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Why You Should Open Up A Tax Free Savings Account



Opening a tax free savings account can save you hundreds of dollars. First lets learn more about a tax free savings account also known as a TFSA. A Tax Free Savings Account (TSFA) is a type of registered plan where you can save or invest up to $5,500 every (1) year. Unlike other types of savings, you are not going to be taxed on the income you earn. This is a great way to save for your short or long-term goals; because it lets your savings grow tax-free and you will earn interest on your savings.

Who should open up a TFSA?

People who want to save for there retirement but can't afford to put in more then $1000 a year into a RRSP might want to consider opening a  TFSA, Downfall to this is you may be tempted to take the money out to spend it on unexpected things. So what I would recommend is once your TFSA reaches over $2,000 Take that $2,000 and invest it into RRSP.

Other example of people who might want TFSA are people who would like to save for a future vacation, car, new computer etc. by putting away $100 a month into a TFSA you will be able to earn interest on the money you put in and you wont have to worry about paying taxes when it comes time for you take out that money.

You may also want to consider opening a TFSA for a regular savings account because you will earn a higher interest and once again don't need to worry about paying any taxes on the interest you will make.

You can contribute up to $5,500 annually to your TFSA and any unused contribution room is carried forward. You don't pay taxes on withdrawals. You can put back any amounts you withdraw2

Unlike a Retirement Savings Plan (RSP), a TFSA allows you to re-contribute amounts that you withdraw, in the year after you withdraw them.

Take A look at the differences between a TFSA and a RSP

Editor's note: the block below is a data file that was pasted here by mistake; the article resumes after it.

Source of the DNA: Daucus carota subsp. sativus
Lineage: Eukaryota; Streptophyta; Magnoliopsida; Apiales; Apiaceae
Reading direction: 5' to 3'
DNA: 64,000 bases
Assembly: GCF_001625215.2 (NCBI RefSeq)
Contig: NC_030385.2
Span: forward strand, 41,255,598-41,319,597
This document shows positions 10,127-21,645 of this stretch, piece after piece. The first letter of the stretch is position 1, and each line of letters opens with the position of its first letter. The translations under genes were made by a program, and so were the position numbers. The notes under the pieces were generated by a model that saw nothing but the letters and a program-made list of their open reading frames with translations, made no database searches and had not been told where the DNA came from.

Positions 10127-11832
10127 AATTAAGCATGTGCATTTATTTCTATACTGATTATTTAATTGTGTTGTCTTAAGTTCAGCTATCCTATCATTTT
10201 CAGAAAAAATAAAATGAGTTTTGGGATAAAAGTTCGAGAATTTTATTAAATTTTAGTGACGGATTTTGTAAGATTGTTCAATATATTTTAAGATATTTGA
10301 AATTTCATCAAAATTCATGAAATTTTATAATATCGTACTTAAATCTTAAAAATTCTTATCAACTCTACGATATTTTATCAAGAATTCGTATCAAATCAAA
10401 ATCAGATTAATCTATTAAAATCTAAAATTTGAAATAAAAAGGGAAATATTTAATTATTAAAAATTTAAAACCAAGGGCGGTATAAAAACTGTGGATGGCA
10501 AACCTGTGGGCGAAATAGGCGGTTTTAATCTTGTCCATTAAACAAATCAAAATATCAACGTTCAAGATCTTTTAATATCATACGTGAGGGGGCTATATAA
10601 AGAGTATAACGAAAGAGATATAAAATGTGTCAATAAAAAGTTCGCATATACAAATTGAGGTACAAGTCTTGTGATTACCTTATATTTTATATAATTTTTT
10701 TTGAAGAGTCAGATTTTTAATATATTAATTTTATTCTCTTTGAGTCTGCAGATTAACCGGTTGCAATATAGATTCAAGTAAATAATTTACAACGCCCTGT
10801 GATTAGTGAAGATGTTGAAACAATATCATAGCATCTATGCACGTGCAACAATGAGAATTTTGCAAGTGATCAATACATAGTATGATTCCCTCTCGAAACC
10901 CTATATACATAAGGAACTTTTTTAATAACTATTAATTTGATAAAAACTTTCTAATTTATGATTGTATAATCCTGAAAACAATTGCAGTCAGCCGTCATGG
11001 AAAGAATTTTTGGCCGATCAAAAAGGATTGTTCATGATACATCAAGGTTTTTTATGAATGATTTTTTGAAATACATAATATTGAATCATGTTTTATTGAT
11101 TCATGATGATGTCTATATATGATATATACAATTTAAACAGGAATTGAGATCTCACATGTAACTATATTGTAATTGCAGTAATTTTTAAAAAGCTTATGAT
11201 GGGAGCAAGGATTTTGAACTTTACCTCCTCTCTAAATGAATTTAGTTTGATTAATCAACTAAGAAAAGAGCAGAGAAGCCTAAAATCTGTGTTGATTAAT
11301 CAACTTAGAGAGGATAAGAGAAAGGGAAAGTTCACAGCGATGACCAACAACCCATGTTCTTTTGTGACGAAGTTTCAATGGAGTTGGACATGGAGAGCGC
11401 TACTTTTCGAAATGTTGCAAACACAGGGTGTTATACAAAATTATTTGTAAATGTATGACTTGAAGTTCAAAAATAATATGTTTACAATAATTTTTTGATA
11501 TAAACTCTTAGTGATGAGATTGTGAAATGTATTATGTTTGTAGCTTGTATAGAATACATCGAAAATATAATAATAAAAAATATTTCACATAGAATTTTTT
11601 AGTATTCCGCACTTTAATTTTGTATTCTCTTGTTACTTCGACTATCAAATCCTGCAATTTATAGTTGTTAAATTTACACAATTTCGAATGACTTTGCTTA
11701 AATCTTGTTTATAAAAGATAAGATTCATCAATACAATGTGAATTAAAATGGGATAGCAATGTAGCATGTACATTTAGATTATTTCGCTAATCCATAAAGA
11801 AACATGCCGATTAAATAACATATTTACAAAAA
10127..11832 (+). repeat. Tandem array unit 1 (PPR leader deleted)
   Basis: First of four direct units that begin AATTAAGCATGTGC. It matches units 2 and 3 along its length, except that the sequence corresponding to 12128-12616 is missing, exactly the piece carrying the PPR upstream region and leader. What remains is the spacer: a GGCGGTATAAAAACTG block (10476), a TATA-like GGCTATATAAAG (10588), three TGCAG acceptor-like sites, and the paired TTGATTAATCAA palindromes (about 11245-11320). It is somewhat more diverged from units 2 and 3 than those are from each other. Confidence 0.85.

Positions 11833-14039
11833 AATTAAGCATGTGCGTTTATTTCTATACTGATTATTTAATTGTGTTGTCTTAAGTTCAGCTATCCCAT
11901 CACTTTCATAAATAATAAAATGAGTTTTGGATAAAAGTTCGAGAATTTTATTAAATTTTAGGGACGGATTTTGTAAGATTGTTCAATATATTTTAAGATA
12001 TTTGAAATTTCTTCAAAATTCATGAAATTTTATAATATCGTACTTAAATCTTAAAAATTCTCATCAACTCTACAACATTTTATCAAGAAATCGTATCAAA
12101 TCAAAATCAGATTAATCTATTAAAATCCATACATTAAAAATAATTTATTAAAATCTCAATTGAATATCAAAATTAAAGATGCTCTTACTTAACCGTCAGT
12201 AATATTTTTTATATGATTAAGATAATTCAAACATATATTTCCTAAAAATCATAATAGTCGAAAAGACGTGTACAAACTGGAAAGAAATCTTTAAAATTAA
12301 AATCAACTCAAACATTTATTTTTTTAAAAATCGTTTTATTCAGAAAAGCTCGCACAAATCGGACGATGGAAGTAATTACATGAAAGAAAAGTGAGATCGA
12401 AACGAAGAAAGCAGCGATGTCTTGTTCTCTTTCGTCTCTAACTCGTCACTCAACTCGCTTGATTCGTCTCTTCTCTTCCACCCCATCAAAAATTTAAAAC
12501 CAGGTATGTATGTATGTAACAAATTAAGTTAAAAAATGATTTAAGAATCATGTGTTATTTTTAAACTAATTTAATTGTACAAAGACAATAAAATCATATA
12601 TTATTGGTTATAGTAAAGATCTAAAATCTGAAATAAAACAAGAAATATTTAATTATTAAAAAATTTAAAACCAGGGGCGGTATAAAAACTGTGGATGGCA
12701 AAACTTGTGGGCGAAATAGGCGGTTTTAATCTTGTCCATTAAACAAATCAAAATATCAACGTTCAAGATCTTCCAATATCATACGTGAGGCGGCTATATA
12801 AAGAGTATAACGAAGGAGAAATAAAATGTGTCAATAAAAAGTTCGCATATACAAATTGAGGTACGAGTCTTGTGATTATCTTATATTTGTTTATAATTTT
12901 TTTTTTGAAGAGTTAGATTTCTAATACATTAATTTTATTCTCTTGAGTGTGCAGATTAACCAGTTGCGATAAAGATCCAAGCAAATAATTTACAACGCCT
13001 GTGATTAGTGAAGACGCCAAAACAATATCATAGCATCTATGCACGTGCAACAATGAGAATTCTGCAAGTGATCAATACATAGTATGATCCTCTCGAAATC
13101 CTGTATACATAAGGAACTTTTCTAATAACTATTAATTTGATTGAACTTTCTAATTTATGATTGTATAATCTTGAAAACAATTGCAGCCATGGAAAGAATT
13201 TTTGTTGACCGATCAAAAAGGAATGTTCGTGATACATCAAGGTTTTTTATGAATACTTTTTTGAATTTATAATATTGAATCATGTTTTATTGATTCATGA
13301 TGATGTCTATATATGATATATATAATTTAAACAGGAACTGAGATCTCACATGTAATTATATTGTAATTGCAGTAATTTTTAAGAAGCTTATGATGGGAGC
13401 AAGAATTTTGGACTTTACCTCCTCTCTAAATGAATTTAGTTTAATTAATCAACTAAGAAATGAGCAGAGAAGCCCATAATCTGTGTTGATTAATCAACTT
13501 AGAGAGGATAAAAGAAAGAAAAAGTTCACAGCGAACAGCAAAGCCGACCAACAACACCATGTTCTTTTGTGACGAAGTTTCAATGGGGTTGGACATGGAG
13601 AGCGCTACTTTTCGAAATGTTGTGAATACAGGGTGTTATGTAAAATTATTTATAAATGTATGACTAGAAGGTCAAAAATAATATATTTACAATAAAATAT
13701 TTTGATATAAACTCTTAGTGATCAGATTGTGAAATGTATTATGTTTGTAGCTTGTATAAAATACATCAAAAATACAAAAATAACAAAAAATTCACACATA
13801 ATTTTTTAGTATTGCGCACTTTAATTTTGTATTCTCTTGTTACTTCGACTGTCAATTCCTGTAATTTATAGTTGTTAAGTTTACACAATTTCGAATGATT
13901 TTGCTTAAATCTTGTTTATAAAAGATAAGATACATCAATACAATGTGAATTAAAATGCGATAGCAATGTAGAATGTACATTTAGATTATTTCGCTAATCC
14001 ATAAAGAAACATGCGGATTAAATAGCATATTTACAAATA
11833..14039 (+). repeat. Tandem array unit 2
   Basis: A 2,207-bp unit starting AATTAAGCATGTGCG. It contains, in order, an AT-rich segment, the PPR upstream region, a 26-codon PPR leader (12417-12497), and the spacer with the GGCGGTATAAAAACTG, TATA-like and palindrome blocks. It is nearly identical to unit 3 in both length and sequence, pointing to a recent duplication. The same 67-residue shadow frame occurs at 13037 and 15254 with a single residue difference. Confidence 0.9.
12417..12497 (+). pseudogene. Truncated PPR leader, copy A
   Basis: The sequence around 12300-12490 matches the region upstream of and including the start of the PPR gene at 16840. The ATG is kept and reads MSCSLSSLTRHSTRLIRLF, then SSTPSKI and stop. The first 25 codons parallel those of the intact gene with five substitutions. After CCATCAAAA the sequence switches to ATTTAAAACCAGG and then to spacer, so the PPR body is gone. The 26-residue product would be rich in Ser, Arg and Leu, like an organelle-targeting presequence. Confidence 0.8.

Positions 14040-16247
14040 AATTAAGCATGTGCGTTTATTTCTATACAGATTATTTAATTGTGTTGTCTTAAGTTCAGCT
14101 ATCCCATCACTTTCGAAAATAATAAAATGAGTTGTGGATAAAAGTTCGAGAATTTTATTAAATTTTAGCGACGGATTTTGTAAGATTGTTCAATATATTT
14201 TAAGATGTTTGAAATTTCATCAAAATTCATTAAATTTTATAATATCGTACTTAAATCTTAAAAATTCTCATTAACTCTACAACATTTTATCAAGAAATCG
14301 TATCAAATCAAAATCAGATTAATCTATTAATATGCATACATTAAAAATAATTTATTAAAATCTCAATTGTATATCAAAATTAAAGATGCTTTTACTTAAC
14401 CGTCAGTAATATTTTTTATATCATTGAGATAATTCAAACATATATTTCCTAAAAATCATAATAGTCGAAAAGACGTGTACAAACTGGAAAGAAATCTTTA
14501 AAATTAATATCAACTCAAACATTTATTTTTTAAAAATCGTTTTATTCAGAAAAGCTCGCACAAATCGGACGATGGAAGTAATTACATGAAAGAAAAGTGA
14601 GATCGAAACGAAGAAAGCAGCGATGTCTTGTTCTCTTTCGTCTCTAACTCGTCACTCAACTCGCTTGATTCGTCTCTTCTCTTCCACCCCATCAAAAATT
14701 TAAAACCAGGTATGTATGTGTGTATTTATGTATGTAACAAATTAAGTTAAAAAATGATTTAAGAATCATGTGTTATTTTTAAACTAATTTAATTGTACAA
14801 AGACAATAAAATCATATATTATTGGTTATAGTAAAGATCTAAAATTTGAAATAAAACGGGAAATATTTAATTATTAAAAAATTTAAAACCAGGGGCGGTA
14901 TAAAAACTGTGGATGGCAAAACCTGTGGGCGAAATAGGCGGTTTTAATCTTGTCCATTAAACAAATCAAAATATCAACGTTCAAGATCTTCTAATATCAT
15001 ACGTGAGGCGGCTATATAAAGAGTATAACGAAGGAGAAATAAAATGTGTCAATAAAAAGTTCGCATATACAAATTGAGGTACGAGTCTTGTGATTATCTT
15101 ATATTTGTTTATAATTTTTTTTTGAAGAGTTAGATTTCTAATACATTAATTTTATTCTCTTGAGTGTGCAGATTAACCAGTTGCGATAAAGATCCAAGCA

~~~~~~~~~~~~~~             TFSA               ~~~~~~~~~~~       RSP    ~~~~~~~

Primary purpose Saving for any purpose Retirement savings, home purchase or education.
Annual contribution limit $5,5002 PLUS amounts withdrawn in previous years 18% of previous year's earned income (maximum limits apply), less pension adjustments
Contributions Not tax-deductible Tax-deductible
Unused contribution room Carried forward Carried forward
Growth Tax-free Tax-deferred
Withdrawals You're not taxed on withdrawals.
They do not affect federal income-tested government benefits such as Old Age Security
Money taken out is taxed as income at your marginal rate.
Withdrawals are counted as income and may affect federal income-tested government benefits such as Old Age Security
Withdrawn amounts Added to contribution room in future years Contribution room is lost for amounts you withdraw
Plan maturity None; no upper age limit on contributions End of year when you turn 71
Spousal plan n/a You can contribute directly to a spousal RSP
Eligible investments You can hold savings accounts, GICs, mutual funds, stocks, bonds You can hold savings accounts, GICs,mutual funds, stocks, bonds
Age minimum 183 N/A

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